Movies: 13 Assassins and Super
As its title suggests, 13 Assassins is a movie about murder and mayhem. Those opposed to gory action flicks would do well to avoid this remake of a 1963 film with the same name, which is unfortunate because it is a samurai movie that challenges convention. Men of honor, bound by honor and tradition, are forced to question revered codes. What does it mean to abandon the very structure of your life?
13 Assassins takes place in 19th century feudal Japan, where the sick and twisted Lord Naritsugu Matsudaira (Gorô Inagaki) gleefully kills, rapes and maims his people without repercussions. His social status allows him to live outside the law, protected by the shogun and a powerful family. Director Takashi Miike doesn’t hold back; we are shown every atrocity in vivid detail. By the time samurai Shinzaemon Shimada (Kôji Yakusho) starts building his team of assassins to take down the villain, most viewers will be calling for his blood.
The violence is over the top; this is an extreme film in every sense of the word. The assassins have the odds stacked against them, which means there are a lot of extras to be killed. But 13 Assassins has intelligence in addition to awesome fighting scenes. This isn’t death and destruction for its own sake; it’s about doing what is right and necessary even if that means breaking societal rules.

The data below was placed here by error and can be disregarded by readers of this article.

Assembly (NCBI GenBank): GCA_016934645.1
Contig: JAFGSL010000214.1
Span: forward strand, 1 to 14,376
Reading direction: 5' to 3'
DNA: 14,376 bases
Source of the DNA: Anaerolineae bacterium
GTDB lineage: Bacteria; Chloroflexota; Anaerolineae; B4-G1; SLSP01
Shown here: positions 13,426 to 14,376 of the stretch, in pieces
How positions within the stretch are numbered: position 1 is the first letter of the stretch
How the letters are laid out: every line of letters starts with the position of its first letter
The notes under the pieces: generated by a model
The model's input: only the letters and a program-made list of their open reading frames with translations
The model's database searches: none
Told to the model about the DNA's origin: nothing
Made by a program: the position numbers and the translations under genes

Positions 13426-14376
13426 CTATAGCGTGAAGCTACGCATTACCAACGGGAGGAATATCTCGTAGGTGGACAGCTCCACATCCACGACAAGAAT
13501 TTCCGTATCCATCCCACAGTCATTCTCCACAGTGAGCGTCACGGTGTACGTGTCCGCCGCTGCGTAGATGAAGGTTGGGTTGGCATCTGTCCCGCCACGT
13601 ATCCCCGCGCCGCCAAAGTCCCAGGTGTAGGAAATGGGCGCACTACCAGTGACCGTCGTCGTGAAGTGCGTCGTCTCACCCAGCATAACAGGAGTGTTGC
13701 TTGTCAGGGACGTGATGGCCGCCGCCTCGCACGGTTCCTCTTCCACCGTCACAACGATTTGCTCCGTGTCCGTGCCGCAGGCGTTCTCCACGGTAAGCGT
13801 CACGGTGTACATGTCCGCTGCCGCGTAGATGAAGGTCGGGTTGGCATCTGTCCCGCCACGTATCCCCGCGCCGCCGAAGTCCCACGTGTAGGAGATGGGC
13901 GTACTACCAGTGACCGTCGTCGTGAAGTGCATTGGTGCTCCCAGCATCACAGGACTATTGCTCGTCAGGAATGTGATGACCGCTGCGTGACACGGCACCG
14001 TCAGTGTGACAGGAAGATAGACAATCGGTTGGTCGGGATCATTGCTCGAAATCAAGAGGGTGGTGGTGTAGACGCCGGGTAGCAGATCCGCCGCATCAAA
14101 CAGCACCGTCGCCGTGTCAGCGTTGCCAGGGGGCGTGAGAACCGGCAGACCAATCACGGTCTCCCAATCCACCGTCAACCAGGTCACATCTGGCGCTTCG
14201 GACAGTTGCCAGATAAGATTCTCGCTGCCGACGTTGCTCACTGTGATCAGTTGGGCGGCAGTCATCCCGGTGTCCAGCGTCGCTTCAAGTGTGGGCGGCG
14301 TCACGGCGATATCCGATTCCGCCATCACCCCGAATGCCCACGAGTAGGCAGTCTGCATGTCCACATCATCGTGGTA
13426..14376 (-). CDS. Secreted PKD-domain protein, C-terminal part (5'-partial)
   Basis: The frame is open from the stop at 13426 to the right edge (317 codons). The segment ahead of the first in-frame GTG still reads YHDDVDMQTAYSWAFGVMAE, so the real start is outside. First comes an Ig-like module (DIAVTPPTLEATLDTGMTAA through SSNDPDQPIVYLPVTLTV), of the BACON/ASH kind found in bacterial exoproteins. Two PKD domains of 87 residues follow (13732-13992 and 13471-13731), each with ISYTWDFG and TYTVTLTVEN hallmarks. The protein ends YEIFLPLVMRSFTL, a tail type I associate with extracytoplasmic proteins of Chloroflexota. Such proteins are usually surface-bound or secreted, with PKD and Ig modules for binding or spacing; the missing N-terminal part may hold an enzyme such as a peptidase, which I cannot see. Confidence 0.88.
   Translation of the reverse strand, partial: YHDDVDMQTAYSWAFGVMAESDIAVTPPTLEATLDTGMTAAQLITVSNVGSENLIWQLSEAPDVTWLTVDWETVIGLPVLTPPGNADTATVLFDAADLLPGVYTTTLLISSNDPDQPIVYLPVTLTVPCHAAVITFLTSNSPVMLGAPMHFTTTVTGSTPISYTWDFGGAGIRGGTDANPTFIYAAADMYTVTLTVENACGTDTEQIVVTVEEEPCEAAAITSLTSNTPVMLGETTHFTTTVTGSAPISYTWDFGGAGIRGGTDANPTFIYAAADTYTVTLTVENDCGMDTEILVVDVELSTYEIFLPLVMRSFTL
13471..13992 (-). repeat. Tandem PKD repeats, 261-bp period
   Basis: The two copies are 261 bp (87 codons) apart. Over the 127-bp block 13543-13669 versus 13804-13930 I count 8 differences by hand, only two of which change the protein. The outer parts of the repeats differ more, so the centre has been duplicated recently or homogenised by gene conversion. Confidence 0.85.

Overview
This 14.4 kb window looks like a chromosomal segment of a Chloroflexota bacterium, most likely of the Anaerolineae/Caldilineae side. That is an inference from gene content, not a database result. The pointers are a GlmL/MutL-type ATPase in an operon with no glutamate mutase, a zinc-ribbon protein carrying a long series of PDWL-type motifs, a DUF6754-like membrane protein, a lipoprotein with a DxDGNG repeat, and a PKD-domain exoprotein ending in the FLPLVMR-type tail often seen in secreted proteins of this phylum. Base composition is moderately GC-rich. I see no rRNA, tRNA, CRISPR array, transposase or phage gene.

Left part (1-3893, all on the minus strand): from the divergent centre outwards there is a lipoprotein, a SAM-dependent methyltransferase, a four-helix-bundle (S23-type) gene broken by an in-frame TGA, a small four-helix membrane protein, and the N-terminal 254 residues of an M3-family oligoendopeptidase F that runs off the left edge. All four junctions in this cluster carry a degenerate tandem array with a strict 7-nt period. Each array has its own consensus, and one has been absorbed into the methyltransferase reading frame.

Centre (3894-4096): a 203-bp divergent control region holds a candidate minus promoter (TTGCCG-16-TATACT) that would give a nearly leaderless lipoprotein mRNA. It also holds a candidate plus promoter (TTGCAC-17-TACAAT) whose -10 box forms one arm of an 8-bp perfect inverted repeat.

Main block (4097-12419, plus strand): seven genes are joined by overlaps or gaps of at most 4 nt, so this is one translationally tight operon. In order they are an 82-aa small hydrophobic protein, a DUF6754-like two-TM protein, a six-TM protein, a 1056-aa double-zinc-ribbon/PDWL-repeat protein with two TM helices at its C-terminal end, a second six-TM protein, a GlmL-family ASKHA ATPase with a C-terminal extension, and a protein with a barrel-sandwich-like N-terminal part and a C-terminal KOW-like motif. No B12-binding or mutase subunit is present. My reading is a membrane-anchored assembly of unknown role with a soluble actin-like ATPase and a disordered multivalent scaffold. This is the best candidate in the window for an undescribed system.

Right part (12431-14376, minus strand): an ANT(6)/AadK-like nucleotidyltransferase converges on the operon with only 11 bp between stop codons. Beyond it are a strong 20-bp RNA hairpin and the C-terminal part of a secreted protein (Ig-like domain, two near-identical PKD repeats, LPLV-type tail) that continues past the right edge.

13 Assassins, available on DVD, is rated R for sequences of bloody violence, some disturbing images and brief nudity. Running time: 141 minutes.
The popularity of superhero movies over the past three decades has opened the floodgates for almost every conceivable comic book title — from Marvel heavy hitters like The Avengers to independents like Oni Press’s Scott Pilgrim — to become a motion picture. A subgenre of regular-Joe vigilante superhero movies have started cropping up in the wake of these successful adaptations. Super, like its predecessors Watchmen and Kick-Ass, is the story of average people putting on costumes and fighting crime. However, Super subverts expectation at every turn. Director and writer James Gunn plays with what audiences are likely to anticipate, using standard superhero movie tropes and then sharply twisting them. The resulting film is often shocking in the way violence is depicted as well as the paths the plot wanders down.
After his beautiful, recovering addict wife (Liv Tyler) leaves him for a drug dealer (Kevin Bacon), short-order cook Frank D’Arbo (Rainn Wilson) decides to become Crimson Bolt, a superhero who attacks criminals with a pipe wrench. The situation quickly spirals out of control, especially once Wilson’s extremely overzealous sidekick Boltie (Ellen Page) enters the picture.
Super has its flaws, but it’s a striking film. Life is messy and people — even important people — are lost along the way. These characters are not protected from harm. Not everyone makes it out OK, and those who do survive aren’t necessarily living a happy ending.
Super, available on DVD, is rated R for strong bloody violence, pervasive language, sexual content and drug use. Running time: 96 minutes.